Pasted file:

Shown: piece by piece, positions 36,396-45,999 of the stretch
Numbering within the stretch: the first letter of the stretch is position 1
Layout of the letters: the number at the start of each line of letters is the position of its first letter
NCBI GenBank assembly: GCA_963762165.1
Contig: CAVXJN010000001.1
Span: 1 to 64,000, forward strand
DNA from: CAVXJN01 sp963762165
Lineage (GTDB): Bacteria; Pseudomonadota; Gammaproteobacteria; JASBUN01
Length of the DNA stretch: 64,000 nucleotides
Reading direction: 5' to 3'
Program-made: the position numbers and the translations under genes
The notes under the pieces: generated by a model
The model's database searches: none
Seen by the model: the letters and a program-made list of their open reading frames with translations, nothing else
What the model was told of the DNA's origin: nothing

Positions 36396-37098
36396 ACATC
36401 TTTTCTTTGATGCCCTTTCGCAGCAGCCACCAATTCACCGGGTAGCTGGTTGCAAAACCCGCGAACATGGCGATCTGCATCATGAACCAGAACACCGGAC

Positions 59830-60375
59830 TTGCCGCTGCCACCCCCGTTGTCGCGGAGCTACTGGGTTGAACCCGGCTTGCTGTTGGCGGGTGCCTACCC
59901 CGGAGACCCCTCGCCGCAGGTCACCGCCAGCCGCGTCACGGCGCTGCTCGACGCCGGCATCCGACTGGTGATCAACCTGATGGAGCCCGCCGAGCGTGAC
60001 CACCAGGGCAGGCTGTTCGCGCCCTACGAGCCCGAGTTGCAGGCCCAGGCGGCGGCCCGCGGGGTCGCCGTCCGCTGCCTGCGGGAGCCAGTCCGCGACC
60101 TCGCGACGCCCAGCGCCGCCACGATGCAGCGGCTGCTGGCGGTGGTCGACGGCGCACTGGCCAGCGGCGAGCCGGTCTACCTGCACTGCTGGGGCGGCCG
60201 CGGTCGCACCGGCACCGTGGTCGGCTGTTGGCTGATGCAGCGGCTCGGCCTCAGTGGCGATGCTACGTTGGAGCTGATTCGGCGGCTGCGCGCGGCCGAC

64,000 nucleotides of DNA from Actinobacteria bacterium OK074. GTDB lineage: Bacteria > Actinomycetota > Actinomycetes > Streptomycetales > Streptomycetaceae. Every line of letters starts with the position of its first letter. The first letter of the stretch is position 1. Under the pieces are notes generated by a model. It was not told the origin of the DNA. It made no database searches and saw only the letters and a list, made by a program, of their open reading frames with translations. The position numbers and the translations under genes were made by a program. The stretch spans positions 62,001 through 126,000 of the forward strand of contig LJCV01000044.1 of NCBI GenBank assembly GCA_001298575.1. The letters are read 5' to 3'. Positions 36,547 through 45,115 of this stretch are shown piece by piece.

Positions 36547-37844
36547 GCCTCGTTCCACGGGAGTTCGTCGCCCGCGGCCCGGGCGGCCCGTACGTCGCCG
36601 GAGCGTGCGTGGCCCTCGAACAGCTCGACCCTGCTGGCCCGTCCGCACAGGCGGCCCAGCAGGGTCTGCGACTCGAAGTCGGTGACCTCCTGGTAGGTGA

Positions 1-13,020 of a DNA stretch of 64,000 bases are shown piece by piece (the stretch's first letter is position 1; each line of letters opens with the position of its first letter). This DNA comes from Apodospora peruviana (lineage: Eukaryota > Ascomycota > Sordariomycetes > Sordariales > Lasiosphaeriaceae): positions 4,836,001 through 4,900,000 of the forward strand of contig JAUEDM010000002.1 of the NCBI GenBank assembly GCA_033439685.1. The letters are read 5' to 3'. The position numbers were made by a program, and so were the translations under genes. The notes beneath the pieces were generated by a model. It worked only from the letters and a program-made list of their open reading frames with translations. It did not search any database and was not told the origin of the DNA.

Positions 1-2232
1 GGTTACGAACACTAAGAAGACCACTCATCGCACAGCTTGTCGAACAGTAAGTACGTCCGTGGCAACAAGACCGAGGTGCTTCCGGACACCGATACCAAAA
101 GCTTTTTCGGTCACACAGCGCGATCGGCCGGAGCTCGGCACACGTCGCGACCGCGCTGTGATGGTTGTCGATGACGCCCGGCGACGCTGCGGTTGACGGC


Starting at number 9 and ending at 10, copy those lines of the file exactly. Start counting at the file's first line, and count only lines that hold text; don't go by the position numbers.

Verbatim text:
Length of the DNA stretch: 64,000 nucleotides
Reading direction: 5' to 3'